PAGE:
3. All fire and police (personnel) be required to donate four hours each month to a community event or a nonprofit — not as comp time and not paid. This is community service and lets you get to know your citizens better.
4. All council members attend at least one community event every six months.
5. All 20- to 40-year-olds in town volunteer or donate time to a community group, event or nonprofit. Five hours a month.
6. Every citizen in town, get to know their neighbors on both sides of them and across the street. It will make your neighborhood safer.
7. More people putting their shopping carts in the racks.
8. People driving slower and safer. (It will) save a life, save fuel and no stress.
9. All businesses join the Chamber of Commerce.
10. All citizens donate at least $20 a year to a great community group.
11. A things-to-do calendar in the Boulder City Magazine and Boulder City Review. A monthly calendar will keep all citizens up to date.
12. Send a “Have a Nice Day” card to someone for no reason.
13. Everyone saying please and thank you and less swearing.
14. Say thank you to our community safety personnel.
15. Tell someone every day something nice.
16. Be kind, respectful and considerate of all.
These tips will make our community even greater and a better place to live, plus it will help relieve stress and make you happier.
Will hotel suffer same fate as diner?
Now that the Boulder Inn & Suites is no longer in business, how long will it be until they paint the entire building purple and board up all of the windows?
Hospital provides many services, including surgery
I don’t know about you, but every time I come over Railroad Pass I thank my blessings for our small town and its friendly people. We are exceptionally fortunate to have a hospital in a town our size, but did you know that hospital also boasts of a fine surgery facility?
My wife and I have both had procedures (in my case, including abdominal surgery) done there with great results, ease of access, a friendly and very experienced staff and medical care with an emphasis on “care.” If you need something done, do like they say on TV when they are promoting all these new miracle drugs: “Be sure to ask your doctor” if it can be done here at Boulder City Hospital.
If you can’t go there for whatever reason, be aware that you can take in your lab order from any physician and have your blood drawn at Boulder City Hospital and they will process it through to your doctor here or down in Henderson or Las Vegas just the same as if you had gone to one of those big labs down the hill.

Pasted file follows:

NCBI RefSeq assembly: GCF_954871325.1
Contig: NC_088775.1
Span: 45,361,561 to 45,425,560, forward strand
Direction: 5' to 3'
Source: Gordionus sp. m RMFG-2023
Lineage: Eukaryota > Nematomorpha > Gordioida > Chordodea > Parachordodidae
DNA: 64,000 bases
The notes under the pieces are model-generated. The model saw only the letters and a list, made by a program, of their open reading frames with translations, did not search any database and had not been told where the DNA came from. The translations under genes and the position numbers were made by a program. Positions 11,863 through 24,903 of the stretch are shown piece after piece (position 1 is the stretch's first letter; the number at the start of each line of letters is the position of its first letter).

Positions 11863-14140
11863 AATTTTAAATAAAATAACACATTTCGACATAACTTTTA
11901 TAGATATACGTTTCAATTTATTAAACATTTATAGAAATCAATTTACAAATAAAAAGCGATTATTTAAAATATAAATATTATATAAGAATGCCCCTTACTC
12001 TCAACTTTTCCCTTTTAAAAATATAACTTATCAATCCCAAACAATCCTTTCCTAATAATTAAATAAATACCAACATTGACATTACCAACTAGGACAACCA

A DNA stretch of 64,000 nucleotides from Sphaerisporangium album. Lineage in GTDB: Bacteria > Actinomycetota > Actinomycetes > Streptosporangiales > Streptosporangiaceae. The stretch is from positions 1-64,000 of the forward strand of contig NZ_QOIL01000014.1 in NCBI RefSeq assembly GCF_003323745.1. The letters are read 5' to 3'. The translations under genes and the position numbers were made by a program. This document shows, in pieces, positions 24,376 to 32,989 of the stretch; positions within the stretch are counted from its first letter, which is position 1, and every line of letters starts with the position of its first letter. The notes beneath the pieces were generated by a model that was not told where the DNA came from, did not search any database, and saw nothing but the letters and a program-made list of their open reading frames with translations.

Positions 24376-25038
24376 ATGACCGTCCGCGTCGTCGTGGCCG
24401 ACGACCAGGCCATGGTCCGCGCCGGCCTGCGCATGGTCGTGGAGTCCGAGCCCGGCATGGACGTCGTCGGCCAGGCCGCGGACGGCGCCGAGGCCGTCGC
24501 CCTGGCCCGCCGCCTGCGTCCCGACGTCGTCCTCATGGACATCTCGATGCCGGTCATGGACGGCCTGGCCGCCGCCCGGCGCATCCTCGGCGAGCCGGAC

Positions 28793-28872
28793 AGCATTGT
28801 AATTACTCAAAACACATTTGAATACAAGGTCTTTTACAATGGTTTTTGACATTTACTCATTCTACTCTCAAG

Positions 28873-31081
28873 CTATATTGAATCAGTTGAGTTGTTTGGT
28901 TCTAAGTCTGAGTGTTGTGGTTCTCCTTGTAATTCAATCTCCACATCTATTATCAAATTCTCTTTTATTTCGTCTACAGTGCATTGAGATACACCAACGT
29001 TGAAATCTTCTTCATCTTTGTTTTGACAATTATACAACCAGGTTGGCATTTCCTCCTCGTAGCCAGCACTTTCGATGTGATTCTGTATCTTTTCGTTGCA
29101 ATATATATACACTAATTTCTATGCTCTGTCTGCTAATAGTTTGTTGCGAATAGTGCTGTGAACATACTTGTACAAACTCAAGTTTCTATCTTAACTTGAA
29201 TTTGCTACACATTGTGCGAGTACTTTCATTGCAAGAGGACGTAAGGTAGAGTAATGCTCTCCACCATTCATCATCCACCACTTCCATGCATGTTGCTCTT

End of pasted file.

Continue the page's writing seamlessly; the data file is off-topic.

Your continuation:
Michael D. Durick
One thought is more than enough
Tina Ransom’s “Thought for the day” quips are totally stupid and irritating as well as a waste of print space. Why can she not do only one thought for the week instead? Her daily thoughts are not winners to me, my spouse (who no longer reads her column) or any of my neighbors in Gingerwood Mobile Park.
Cool her heels on her “Thought for the day” and change to “Thought for the week” instead. One lousy thought is enough.
Additional investigation needed
The former supervisor of the animal shelter is under investigation for allegedly killing animals improperly. The chief of police administration, whose actions were being reviewed during the investigation, unexpectedly resigned. The mayor says that he is “… personally not going to get personal knowledge …” of the situations. Learning what happened might help us develop policies and procedures to minimize similar problems in the future.
Businesses are being boarded up. Squatters are occupying vacant residences. Funds are insufficient to fully staff the code enforcement section, but they were adequate to hire a city spokesman. Although construction of Interstate 11 has been going on for weeks there haven’t been any maps and articles about its progress and status.
And the topic of your most recent editorial? Powerball mania.
When you did write about the chief of police administration’s resignation you placed your name on the byline as lead reporter when it was really a cut and paste of articles previously written by Bethany Barnes and published in the Las Vegas Review-Journal. When are you going to conduct some meaningful, original investigative reporting into larger issues within Boulder City that might be of interest to your readers?